NFFO Response to the Interim Outcome of Consultation Report February 2009

23rd March 2009 in TACs and Quotas

The NFFO recently formally responded to the Scottish Executive’s “Interim Response” to its proposal for a separate quota management system in Scotland.

Our response is reproduced below.

NFFO Response to the Interim Outcome of Consultation Report February 2009

  • For the most part, the comments made in our response to the Scottish administration’s original consultation on a separate quota management system are still relevant and stand. (See NFFO News Article below 13/8/08)
  • We note that a number of adjustments have been made to some of the detailed arrangements proposed, including different variants on how to unilaterally define “Scottish” quota and to apply a Scottish economic link requirement to FQA units deemed to be Scottish
  • We remain of the view that this part of the proposal is almost certainly illegal, being outside the terms of the devolution settlement as defined in the Scotland Act
  • The paper posits two alternative ways of imposing Scottish economic link requirements: Either all FQAs transferred out of Scotland would have to be attached to an active Scottish licence and those seeking to employ the quota would have to lease it, or alternatively, an economic link applied through a dual system of licensing would compel vessels holding such units to meet certain licence conditions. The former is clearly outside the authority permitted under the Scotland Act and the latter would be highly bureaucratic, relatively easily circumvented, and if it hampered the businesses of the non-Scottish recipient, would also be in breach of the devolution settlement and probably also UK and EU trade law
  • To carry on regardless to unilaterally establish a separate quota system, on the lines outlined in the two consultation papers, in light of the clear and unequivocal legal advice that it would be outside the law, would be irresponsible and lead to unnecessary conflict at a time when a coherent, unified UK approach is paramount
  • We remain of the view that the moves towards a separate quota management system are driven primarily by narrow political considerations rather than what is desired by, or good for, the Scottish or any other part of the UK fishing industry
  • At a practical level there are fundamental problems with operating separate quota management systems within a single member state. Compensation and penalty arrangements, for example, demand a unified agreed approach that is simply more difficult and complex to apply with separate arrangements. A unified UK approach to negotiations with the European Commission would also be undermined.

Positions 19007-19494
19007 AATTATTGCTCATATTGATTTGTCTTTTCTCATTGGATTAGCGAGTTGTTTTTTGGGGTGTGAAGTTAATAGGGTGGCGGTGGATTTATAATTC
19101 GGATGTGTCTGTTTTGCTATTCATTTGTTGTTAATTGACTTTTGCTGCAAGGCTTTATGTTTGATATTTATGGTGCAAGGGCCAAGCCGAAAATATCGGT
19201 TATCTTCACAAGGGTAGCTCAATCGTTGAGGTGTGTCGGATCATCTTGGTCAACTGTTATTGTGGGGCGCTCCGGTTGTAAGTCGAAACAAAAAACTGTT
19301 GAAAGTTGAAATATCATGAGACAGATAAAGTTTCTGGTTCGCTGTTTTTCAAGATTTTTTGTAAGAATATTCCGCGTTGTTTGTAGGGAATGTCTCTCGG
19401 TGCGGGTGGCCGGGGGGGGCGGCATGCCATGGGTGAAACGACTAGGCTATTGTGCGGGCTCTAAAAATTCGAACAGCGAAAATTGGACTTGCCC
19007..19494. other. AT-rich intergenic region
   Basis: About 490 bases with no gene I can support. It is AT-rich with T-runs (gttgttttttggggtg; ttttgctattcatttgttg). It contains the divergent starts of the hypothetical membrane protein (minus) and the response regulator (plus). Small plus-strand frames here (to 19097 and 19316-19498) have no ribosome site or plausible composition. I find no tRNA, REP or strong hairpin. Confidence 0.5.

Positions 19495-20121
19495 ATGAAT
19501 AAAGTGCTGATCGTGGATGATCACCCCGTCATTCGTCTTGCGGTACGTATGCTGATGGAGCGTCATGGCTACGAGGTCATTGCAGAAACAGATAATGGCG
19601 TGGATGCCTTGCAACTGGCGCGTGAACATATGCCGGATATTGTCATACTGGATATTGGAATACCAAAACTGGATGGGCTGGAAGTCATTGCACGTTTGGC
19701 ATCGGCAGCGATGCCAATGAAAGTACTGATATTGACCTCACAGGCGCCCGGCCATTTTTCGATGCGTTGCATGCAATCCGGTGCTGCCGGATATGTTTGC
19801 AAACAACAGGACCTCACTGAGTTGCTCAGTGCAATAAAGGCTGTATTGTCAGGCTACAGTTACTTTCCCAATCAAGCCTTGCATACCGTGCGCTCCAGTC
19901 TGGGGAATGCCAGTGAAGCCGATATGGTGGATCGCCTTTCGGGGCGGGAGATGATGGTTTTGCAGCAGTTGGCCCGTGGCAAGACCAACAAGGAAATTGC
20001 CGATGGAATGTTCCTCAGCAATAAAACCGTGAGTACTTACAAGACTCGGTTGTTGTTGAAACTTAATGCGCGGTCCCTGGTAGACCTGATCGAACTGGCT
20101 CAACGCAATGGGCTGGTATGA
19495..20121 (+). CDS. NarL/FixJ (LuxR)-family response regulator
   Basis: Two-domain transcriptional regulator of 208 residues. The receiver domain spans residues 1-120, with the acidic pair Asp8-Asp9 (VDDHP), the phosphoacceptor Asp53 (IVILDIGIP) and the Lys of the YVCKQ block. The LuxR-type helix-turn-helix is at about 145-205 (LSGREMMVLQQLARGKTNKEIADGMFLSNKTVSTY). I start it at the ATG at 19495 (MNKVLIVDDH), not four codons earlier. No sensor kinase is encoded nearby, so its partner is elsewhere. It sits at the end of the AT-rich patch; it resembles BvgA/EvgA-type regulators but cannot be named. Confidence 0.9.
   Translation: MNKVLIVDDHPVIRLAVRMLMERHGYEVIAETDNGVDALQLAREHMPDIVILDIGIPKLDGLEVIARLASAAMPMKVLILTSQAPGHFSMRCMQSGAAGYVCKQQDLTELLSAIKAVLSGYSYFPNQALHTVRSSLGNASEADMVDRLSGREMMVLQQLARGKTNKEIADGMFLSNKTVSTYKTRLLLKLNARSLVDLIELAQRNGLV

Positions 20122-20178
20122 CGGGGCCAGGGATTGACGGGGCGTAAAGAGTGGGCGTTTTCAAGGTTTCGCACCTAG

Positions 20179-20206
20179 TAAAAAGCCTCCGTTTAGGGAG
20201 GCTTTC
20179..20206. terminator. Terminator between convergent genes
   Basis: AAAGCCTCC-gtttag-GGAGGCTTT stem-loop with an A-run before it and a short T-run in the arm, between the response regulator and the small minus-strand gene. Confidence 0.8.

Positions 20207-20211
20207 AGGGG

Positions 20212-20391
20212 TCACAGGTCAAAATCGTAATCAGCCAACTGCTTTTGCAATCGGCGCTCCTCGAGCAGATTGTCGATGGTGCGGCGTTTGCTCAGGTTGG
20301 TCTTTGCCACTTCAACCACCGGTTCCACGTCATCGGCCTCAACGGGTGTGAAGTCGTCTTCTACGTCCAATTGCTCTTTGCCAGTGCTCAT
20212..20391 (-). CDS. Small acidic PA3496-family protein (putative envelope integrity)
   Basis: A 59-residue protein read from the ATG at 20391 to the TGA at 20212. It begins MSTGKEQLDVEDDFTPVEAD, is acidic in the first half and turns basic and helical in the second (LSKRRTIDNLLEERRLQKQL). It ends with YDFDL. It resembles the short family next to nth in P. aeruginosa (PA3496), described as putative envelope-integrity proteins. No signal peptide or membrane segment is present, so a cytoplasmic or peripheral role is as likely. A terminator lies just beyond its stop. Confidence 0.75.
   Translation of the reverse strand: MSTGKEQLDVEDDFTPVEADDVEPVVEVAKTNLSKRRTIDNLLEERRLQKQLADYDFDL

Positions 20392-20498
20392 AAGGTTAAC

• We consider that the Interim Response deliberately underplays the strength of opinion against the establishment of a separate quota system in Scotland and completely ignores the views of organisations such as ours, based outside Scotland but with a major stake in the management of Scottish fisheries by virtue of our members’ interests in landing into Scottish ports, fishing in Scottish waters, membership of Scottish POs and registration in Scottish ports
  • The paper deliberately understates the significant quota transfers that have been made from other parts of the UK to the Scottish fleet over the last 15 years by using a narrow reference period amongst other devices
  • Decisions on a number of the more difficult issues touched on but not resolved in the original consultation have been parked, to be dealt with in some manner by a working group of indeterminate locus and composition.
  • All along we have taken the view that it is the Scottish industry that stands to lose as much as anyone out of this irresponsible adventurism
  • Perhaps in the long-term, the most damaging aspect of this politically inspired manoeuvre is that it has and will distract administrations and industry organisations from far more weighty issues such as cod recovery, effort control and a new control regulation, a new technical conservation regulation, loss of access issues and CFP reform

Clearly then we have major issues with the proposals.

However, our concerns have been eased considerably by the UK Fisheries Minister’s statement that the owners of fishing vessels that are defined as Scottish may at any stage re-register outside Scotland. That vessel will receive a licence from Defra / MFA along with the FQA units associated with the licence. That in effect provides a safety route for any vessel operator who feels that under the new regime in Scotland he or she will be subject to discriminatory treatment.

Nevertheless, despite this important safeguard, we consider that the proposals if implemented would have considerable disruptive consequences for our member’s commercial activities.

On receipt of our original response, the Scottish Executive offered the opportunity to discuss the issues arising from the Scottish proposals. This commitment has never been followed through and despite our status as a significant stakeholder in Scotland’s fisheries we have been effectively disenfranchised and excluded.

Against this background we would urge the Scottish Executive to reengage with other UK administrations and the UK industry on the development of improved and modernised quota management and licensing arrangements.